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Restorative Justice Program Boosts South Carolina Prison and Public Safety

by David M. Reutter

Assistant U.S. Attorney General Amy L. Solomon, Director of the U.S. Justice Department’s Office of Justice Programs (OJP), and National Institute of Justice (NIJ) Director Nancy La Vigne visited South Carolina’s Turbeville Correctional Institution (TCI) in June 2023 to inspect the Community Opportunity Restoration Enhancement (CORE) unit, which was designed to provide safer and more humane conditions of confinement.

The CORE program, which started in 2018, is based on the Vera Institute of Justice’s Restoring Promise model to “connect young adults with older mentors who are serving lengthy, sometimes life sentences,” OJP said in a statement, with “workshops focused on life skills, financial planning, conflict mediation and healthy connections.”

It sounds touchy-feely, but a study showed significant reductions in violence in units where Restoring Promise was deployed, as well as greater work satisfaction for guards assigned there. Apparently prioritizing fairness, dignity and respect improves prison safety and staff work environment. NIJ and OJP are supporting jurisdictions in testing and expanding new strategies to change prison climate and culture. South Carolina has two Restoring Promise models: CORE and Helping Other People Evolve (HOPE).

Prisoner housing may be classified in one of two ways: either a warehouse, or a campus providing tools to effect personal change. The last four decades have seen justice-involved individuals simply “warehoused,” while prisons grapple with understaffing, program cuts, record numbers of geriatric prisoners and violence from those with little hope of release. Contrasted with that is evidence that “restorative justice” programs equip prisoners with a sense of purpose that increases prison and public safety.

Various programs encourage prisoners to make personal change while incarcerated. Faith and character-based programs have made major in-roads into prisons. Peer-to-peer programs are the latest rage. From this writer’s experience, the models are very similar, involving a curriculum of classes aimed at helping prisoners recognize and correct their thinking processes on issues such as substance abuse or anger. A focus of most programs is recognizing the harm caused to victims. As a facilitator, I often say, “You must change from a selfish person to an other-centered person when making decisions that impact others.”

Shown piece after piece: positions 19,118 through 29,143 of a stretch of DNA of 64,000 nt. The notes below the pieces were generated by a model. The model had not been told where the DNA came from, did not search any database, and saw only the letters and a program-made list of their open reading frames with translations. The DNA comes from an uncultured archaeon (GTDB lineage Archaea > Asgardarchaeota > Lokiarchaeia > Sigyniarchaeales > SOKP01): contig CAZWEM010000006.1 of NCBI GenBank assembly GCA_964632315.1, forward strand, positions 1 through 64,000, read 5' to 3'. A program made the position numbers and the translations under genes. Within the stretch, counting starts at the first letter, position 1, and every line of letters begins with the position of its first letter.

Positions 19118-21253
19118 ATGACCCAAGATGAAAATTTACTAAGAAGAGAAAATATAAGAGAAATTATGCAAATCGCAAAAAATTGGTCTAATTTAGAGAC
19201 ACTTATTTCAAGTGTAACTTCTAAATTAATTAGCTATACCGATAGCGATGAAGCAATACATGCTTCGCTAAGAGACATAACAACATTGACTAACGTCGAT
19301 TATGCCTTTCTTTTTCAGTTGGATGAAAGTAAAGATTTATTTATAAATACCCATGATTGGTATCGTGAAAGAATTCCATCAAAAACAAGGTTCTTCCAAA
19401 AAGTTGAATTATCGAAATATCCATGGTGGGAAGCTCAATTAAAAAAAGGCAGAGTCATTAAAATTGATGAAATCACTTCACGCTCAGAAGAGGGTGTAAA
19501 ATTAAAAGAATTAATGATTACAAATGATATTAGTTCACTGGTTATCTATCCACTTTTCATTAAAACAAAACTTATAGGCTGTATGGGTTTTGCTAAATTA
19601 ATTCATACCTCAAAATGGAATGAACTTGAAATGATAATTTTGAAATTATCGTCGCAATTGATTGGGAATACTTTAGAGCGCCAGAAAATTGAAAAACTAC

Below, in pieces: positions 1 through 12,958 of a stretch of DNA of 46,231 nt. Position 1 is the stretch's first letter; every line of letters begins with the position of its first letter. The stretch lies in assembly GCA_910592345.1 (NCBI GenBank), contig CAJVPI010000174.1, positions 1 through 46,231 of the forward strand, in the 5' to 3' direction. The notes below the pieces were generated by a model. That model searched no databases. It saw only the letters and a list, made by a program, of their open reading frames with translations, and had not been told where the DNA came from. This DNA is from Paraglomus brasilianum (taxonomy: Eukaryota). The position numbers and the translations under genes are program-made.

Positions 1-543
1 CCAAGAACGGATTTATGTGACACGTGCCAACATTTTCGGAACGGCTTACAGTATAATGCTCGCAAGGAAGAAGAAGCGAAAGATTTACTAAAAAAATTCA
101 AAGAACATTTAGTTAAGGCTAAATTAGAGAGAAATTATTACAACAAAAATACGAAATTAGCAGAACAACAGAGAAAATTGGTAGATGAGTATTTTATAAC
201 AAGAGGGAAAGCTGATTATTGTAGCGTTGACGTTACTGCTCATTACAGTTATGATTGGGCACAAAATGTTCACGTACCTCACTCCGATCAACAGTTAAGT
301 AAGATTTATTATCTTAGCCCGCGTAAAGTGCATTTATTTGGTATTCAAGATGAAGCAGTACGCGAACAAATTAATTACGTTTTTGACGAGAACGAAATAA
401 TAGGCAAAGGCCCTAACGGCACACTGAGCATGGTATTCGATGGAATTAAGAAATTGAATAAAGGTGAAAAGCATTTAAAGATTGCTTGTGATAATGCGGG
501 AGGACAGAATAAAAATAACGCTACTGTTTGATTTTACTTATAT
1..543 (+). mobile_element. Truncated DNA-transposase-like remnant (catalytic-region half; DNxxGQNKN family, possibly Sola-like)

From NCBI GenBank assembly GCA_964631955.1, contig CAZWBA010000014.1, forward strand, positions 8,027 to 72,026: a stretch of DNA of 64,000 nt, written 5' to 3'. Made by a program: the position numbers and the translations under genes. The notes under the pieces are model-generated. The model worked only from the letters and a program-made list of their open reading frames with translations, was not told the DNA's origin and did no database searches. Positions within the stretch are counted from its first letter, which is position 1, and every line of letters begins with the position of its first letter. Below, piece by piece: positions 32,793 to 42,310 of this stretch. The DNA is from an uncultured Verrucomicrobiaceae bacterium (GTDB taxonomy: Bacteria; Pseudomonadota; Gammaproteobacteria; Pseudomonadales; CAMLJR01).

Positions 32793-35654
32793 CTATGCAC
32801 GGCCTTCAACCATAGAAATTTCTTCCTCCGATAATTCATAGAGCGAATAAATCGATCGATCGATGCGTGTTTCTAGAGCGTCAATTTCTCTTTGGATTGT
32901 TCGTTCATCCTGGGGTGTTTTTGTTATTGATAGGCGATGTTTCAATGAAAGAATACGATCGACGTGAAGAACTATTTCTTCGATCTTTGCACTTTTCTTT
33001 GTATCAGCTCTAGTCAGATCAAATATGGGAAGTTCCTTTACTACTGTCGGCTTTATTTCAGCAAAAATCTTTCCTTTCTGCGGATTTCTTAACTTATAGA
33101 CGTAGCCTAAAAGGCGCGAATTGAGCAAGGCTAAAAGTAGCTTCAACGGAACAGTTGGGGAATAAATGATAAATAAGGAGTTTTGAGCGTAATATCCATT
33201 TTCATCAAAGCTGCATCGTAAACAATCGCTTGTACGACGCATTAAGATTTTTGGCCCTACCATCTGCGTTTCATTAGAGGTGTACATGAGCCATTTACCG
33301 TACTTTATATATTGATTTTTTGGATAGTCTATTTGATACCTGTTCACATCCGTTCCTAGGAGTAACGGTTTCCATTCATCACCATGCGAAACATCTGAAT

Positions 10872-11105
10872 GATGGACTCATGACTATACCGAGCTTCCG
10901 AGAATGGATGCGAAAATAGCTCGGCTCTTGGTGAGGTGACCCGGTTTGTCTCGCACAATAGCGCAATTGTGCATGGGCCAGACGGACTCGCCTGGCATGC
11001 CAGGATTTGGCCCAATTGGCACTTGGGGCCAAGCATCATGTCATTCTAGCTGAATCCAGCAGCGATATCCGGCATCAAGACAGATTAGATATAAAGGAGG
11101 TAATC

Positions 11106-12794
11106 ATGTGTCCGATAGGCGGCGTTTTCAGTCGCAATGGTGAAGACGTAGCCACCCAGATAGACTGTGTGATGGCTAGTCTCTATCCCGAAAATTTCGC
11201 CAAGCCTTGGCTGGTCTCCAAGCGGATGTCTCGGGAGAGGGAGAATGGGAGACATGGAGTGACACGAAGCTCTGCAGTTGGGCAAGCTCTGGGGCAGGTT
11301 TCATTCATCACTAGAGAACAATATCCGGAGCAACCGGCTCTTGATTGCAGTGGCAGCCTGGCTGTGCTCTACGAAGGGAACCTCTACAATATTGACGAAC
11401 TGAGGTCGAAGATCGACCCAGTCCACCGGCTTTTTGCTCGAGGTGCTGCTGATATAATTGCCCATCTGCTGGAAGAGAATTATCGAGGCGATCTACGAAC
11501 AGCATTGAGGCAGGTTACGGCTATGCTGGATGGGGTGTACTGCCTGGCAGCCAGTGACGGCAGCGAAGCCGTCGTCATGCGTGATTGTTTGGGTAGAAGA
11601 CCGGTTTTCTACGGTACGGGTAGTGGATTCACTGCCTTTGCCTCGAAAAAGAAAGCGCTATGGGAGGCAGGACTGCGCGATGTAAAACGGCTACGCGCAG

The CORE unit at TCI has reported success with the program, which has its own housing unit that prioritizes open communication and self-correction through group engagement and one-on-one meetings.

“These guys need to be able to let loose and express themselves and their emotions,” said Matt, one of five mentors for 30 others in TCI’s CORE program. “It gives them the opportunity to be who they really are, instead of this tough guy mentality that you have to put on when you’re in prison.”

Perks come with these programs, too. In the faith-based program I completed, there were computers, DVD players to watch educational and general entertainment videos, murals and banners on the wall, bunks sectioned into pod “families” and special visitation events, such as free-world food parties. TCI’s CORE program participants reported they were also allowed perks, such as hanging pictures in their cells and a shared kitchen with a refrigerator.

According to a Vera Institute of Justice study, the atmosphere in these programs is less violent, with just “six violent convictions within a group of 100 participants randomly assigned to the unit, compared to 15 among 100 applicants randomly left in the general prison population.” TCI’s CORE program also reported less violence.

It handles discipline differently, too. Offenses like disorderly conduct and contraband possession are usually met “with writing assignments, related to the wrongdoing, public apologies to harmed individuals, or additional chores without pay.”

This writer’s one-year experience in a faith-based program saw no one get into a violent episode or receive formal disciplinary sanctions. In another program for parole-eligible lifers over a seven-year period, I rarely witnessed other prisoners fight, violate rules or be subjected to formal disciplinary action. In my time in prison and as a facilitator in a change program, I have met many men young and old who grew up without family support or guidance, learned the laws of the street to survive, and never held a job nor lived responsibly. Restorative Justice programs introduce these prisoners to what they missed growing up: love and responsible living.  


Sources: WBTW, WCBD

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